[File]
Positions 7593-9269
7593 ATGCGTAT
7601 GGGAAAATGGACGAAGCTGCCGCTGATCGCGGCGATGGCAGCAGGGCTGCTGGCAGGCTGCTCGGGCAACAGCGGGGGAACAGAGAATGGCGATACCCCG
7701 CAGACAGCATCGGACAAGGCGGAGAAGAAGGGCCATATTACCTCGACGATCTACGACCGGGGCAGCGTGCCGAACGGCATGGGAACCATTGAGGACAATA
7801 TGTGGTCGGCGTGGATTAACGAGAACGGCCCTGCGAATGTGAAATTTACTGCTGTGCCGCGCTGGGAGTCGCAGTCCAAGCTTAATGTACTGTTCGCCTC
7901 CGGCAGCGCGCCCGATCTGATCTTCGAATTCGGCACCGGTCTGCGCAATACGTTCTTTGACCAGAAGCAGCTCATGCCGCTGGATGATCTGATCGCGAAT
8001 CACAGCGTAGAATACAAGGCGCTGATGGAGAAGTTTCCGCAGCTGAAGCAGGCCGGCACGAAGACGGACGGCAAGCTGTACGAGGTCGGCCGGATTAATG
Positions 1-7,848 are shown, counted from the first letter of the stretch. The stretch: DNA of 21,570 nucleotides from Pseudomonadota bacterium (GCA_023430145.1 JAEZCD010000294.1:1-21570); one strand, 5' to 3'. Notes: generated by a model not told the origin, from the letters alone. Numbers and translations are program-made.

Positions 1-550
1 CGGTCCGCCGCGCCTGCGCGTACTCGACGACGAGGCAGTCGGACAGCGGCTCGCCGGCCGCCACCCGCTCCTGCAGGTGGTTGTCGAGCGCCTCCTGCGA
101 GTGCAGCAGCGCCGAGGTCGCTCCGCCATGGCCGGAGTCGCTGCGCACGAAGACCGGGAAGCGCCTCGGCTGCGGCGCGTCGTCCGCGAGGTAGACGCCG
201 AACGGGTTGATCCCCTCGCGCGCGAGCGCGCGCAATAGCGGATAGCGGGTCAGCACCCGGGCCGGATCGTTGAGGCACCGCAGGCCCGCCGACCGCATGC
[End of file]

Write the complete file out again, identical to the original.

Positions 7593-9269
7593 ATGCGTAT
7601 GGGAAAATGGACGAAGCTGCCGCTGATCGCGGCGATGGCAGCAGGGCTGCTGGCAGGCTGCTCGGGCAACAGCGGGGGAACAGAGAATGGCGATACCCCG
7701 CAGACAGCATCGGACAAGGCGGAGAAGAAGGGCCATATTACCTCGACGATCTACGACCGGGGCAGCGTGCCGAACGGCATGGGAACCATTGAGGACAATA
7801 TGTGGTCGGCGTGGATTAACGAGAACGGCCCTGCGAATGTGAAATTTACTGCTGTGCCGCGCTGGGAGTCGCAGTCCAAGCTTAATGTACTGTTCGCCTC
7901 CGGCAGCGCGCCCGATCTGATCTTCGAATTCGGCACCGGTCTGCGCAATACGTTCTTTGACCAGAAGCAGCTCATGCCGCTGGATGATCTGATCGCGAAT
8001 CACAGCGTAGAATACAAGGCGCTGATGGAGAAGTTTCCGCAGCTGAAGCAGGCCGGCACGAAGACGGACGGCAAGCTGTACGAGGTCGGCCGGATTAATG
Positions 1-7,848 are shown, counted from the first letter of the stretch. The stretch: DNA of 21,570 nucleotides from Pseudomonadota bacterium (GCA_023430145.1 JAEZCD010000294.1:1-21570); one strand, 5' to 3'. Notes: generated by a model not told the origin, from the letters alone. Numbers and translations are program-made.

Positions 1-550
1 CGGTCCGCCGCGCCTGCGCGTACTCGACGACGAGGCAGTCGGACAGCGGCTCGCCGGCCGCCACCCGCTCCTGCAGGTGGTTGTCGAGCGCCTCCTGCGA
101 GTGCAGCAGCGCCGAGGTCGCTCCGCCATGGCCGGAGTCGCTGCGCACGAAGACCGGGAAGCGCCTCGGCTGCGGCGCGTCGTCCGCGAGGTAGACGCCG
201 AACGGGTTGATCCCCTCGCGCGCGAGCGCGCGCAATAGCGGATAGCGGGTCAGCACCCGGGCCGGATCGTTGAGGCACCGCAGGCCCGCCGACCGCATGC